What is the ultimate price we pay for the ever-increasing levels of technology we attain? In the world of Victoria Strauss's The Arm of the Stone, the cost of unfettered handpower is division from and loss of the most powerful and mystical parts of our minds.
Over a millenium ago, humanity nearly destroyed itself in its headlong rush to develop new and better technologies. While most people embraced physical science and the improvements it wrought, a few clung steadfastly to their belief in the importance of mindpower. As the ways of science became the ways of society at large, the tension between adherents of technology and believers in the mind tightened to the breaking point. People, families, even whole communities vanished overnight; the world was literally divided. The technophilic half annihilated itself in a conflagration of its own making; the technophobic half survived.
The inhabitants of this otherwhere have retained Gifts that might have been called magical or supernatural in the world they left behind. They have kept alive, too, a violent opposition to rampant technological advancement. There are Limits, in this world ruled by the power of thought, strict rules that prevent another sundering of existence. Here, the Gifted keepers of the Limits seek and root out all Violations. They rule by the will of the Stone, that which holds and at the same time simply is all that exists. Long ago, the Stone made a pact with a worthy man named Bron, that the charge to keep and protect the stone would be his and his descendants' after him. But a wicked man named Percival marched upon Bron's stronghold, murdering the man and his family so that he might possess the Stone. He vanquished Bron and spirited the Stone away to the other side of the split in reality. His victory, although he did not know it, was not complete, for one of Bron's children was hidden and saved. From that single child sprang a family who passed down from one generation to the next the Tale: the story of the sundering of the world and the prophecy of the new Bron who would restore freedom, peace and the Stone.
A young boy is raised on this Tale, a secret his family can allow themselves to think about only in the strict privacy of their own home late at night. Young Bron cannot even think of the Tale otherwise, lest the Arm of the Stone who are the guardians of the Limits catch wind of his thoughts. If he and his family are found out, it will mean the death of them all and the prevention of their fulfillment of their destiny. But Bron's impetuous older brother, seeking to make his mother's life easier, creates a new tool for her. A simple thing, not much of an improvement over the original, but more than enough to be a Violation. The family buries the abomination, but no hole is deep enough to hide from the Roundheads who enforce the limits. The Violation proves to be deadly for Bron's family; only his brother escapes the authorities whose power is vested by the Fortress where the Stone is now housed.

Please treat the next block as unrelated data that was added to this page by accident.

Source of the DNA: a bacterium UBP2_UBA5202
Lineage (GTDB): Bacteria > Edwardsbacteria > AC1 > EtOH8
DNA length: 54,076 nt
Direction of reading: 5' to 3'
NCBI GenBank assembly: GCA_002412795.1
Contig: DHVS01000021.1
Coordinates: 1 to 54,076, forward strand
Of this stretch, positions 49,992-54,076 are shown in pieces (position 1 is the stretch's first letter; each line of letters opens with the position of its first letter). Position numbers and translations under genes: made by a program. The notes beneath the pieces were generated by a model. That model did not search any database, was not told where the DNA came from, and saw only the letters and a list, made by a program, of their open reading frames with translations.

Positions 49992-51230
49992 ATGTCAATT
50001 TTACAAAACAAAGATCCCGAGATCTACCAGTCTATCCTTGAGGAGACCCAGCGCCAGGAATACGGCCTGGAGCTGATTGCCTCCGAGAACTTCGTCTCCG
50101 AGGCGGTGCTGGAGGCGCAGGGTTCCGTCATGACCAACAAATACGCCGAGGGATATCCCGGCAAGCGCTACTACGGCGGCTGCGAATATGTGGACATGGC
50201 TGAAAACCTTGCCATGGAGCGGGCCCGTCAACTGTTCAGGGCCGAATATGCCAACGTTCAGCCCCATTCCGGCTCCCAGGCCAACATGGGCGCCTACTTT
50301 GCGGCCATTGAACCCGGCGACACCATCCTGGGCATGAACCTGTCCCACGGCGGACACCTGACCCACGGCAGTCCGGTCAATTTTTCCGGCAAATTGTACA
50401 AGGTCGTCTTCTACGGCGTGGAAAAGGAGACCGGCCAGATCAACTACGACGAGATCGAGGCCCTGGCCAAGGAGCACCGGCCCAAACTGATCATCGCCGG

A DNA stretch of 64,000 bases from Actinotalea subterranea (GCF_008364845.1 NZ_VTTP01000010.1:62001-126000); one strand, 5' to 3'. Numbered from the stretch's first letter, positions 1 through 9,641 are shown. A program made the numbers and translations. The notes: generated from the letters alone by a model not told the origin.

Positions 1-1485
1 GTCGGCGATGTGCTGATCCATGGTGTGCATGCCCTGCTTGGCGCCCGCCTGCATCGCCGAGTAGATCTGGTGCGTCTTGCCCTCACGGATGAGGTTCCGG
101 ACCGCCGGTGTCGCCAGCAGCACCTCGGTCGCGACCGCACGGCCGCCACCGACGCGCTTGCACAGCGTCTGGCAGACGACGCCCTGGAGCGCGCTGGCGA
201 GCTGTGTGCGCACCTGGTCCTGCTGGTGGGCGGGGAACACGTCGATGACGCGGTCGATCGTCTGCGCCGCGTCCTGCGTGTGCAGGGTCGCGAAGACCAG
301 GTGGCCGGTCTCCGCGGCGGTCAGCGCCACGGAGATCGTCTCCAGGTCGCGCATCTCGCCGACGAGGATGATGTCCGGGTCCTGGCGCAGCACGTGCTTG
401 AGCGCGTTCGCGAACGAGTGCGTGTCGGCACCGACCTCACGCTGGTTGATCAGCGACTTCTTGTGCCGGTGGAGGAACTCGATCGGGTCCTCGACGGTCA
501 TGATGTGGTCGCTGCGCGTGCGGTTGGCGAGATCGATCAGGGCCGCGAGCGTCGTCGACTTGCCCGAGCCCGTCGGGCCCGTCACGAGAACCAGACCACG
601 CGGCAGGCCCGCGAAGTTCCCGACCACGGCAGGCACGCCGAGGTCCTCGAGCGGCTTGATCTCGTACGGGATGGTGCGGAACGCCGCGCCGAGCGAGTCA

Bron plots a revenge that will take years to come to fruition but will be complete. He insinuates himself into the Fortress, beginning the training that will shape him without ever changing the Gift of Power and the burning desire for vengeance at his core. Single-minded to a fault, the only thing that can ruin his plans is the complete revelation of who he is and the Power he holds to another person. Love will be the death of him, and the death of hope for the deliverance of the Stone.
In speculative fiction, the journey through the tale must often be breathtaking enough to make up for a weak ending. The Arm of the Stone delivers both an engrossing trip through the story and one of the most impressive climaxes seen in the genre of late. It is a novel of loss, rage, and ultimately, one of hope.